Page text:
Contingent fees have been called the “poor man’s key to the courthouse door.” In the workman’s comp area, it is the poor man’s key to the Industrial Commission.
The largest Arizona workers’ comp carrier, CopperPoint (formerly known as SCF Arizona and the State Compensation Fund), has numerous experienced, capable staff attorneys who are paid generous salaries. A few other carriers, such as Hartford, also have in-house counsel. Most private carriers and self-insured employers retain counsel in private practice on an hourly basis and pay them for their time, not for the result they achieve, so they are paid win or lose.
A contingent fee agreement provides that the lawyer for the injured worker is paid only if he obtains benefits for his client as a result of his work. If his client does not prevail, he does not get paid. A contingency fee arrangement provides a way for an injured worker to litigate his claim with representation by an attorney as experienced and capable as the attorney who represents the carrier.
Contingent fees vary but are almost always less than the 33%-40% fee range that is common in personal injury cases. Further, in personal injury cases the fee applies to the entire recovery, including medical expenses, while in workers’ compensation cases it applies only to compensation obtained.
Costs Associated with Your Case
Lawyers often need to advance costs in order to thoroughly prepare a case for hearing. We always obtain copies of pertinent medical records, which usually can be obtained from carriers for a nominal copy charge. When records must be obtained from doctors’ offices, we sometimes ask our clients to obtain them, since we have learned doing it this way is often faster and less costly than when our office does so. Federal HIPAA regulations require doctors to provide copies of medical records to patients for a nominal copying charge.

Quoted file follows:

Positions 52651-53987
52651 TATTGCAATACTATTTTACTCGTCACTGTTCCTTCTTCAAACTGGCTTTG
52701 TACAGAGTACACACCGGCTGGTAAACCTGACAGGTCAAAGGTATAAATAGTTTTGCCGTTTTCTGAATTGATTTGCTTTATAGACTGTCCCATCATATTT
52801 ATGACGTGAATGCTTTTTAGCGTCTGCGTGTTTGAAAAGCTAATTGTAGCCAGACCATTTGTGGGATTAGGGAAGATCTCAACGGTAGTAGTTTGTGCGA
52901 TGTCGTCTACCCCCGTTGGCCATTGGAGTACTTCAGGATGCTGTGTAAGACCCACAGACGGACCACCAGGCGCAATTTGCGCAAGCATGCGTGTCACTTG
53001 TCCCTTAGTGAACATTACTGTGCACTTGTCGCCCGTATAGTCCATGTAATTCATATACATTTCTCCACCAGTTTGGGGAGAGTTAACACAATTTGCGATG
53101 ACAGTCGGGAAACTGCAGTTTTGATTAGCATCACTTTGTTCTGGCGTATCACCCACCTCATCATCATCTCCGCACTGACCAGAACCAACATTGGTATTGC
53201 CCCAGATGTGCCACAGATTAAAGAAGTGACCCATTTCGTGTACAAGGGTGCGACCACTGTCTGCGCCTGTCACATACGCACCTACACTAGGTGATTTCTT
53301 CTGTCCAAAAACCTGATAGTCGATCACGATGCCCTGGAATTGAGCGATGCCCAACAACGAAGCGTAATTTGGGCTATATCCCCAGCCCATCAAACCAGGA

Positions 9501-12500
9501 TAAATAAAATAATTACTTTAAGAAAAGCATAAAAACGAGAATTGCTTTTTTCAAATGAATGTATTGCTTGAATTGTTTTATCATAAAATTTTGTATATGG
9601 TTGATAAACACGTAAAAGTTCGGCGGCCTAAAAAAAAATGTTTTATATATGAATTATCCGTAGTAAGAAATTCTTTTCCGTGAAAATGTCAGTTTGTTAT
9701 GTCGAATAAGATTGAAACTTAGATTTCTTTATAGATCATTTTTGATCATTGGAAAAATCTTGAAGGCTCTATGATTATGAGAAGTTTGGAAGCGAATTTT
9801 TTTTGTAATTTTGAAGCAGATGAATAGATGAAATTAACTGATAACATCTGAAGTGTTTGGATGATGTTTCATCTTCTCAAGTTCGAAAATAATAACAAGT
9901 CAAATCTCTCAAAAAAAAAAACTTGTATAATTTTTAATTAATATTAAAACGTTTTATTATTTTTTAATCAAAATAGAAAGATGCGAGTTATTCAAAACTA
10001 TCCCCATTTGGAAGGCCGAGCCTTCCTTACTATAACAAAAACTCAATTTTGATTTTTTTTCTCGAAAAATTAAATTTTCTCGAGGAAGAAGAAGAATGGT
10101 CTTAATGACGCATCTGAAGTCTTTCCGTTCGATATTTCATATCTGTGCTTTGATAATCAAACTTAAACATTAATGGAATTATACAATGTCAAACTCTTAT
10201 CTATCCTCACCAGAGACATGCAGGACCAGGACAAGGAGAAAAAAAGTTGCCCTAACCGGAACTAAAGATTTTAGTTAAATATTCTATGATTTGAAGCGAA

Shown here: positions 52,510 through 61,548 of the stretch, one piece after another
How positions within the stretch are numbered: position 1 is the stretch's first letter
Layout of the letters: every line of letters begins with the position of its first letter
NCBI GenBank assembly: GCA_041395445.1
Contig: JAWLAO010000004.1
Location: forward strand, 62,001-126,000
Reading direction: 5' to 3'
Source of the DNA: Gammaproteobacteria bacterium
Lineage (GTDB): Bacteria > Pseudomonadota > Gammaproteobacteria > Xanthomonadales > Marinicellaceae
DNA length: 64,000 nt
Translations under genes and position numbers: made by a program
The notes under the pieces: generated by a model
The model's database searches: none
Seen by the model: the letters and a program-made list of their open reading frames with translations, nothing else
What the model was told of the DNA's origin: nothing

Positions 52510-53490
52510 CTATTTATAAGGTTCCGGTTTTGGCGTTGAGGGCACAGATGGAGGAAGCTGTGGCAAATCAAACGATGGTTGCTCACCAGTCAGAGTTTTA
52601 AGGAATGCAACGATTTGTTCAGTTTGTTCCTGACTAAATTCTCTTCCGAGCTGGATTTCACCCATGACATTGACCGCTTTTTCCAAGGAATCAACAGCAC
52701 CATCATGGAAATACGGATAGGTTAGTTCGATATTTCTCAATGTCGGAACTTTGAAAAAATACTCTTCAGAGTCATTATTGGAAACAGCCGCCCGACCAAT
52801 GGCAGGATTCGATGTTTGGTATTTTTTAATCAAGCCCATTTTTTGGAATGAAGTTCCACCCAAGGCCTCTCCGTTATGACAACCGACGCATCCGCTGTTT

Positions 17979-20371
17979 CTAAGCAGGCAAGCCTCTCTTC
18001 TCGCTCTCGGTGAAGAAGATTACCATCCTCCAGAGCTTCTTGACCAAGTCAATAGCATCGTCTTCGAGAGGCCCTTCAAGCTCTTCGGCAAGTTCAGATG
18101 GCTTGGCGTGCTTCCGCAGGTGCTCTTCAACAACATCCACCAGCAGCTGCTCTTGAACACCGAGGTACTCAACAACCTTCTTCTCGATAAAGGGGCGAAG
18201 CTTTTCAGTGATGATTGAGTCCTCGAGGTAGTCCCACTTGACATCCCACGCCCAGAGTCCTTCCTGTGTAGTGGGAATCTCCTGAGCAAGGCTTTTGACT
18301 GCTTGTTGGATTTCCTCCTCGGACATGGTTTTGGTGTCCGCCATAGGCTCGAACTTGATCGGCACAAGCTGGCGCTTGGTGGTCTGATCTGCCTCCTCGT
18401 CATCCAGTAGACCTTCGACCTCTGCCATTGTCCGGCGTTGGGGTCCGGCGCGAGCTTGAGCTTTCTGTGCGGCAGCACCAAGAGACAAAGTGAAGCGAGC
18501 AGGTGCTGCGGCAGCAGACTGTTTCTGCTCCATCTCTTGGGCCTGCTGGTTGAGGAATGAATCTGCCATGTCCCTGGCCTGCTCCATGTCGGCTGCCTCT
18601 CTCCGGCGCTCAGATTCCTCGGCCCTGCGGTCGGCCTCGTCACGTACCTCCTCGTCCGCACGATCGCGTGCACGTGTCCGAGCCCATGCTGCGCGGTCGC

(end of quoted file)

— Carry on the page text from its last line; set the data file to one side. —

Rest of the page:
When a treating doctor testifies at an Industrial Commission hearing, we always talk to him ahead of time to review his testimony. The doctor will of course charge for the time he spends doing this.
A major expense must often be incurred in cases involving loss of earning capacity. In such cases, the carrier will hire a labor market consultant to identify jobs that are theoretically suitable for the injured worker and reasonably available to him. We always retain our own labor market expert to obtain an independent and reliable opinion regarding our client’s post-injury employability.
Our office normally advances these expenses as cases progress; we know that most clients cannot afford to do that. We are very careful about what we spend, but we always advance whatever expenses are necessary to present the best-prepared case possible.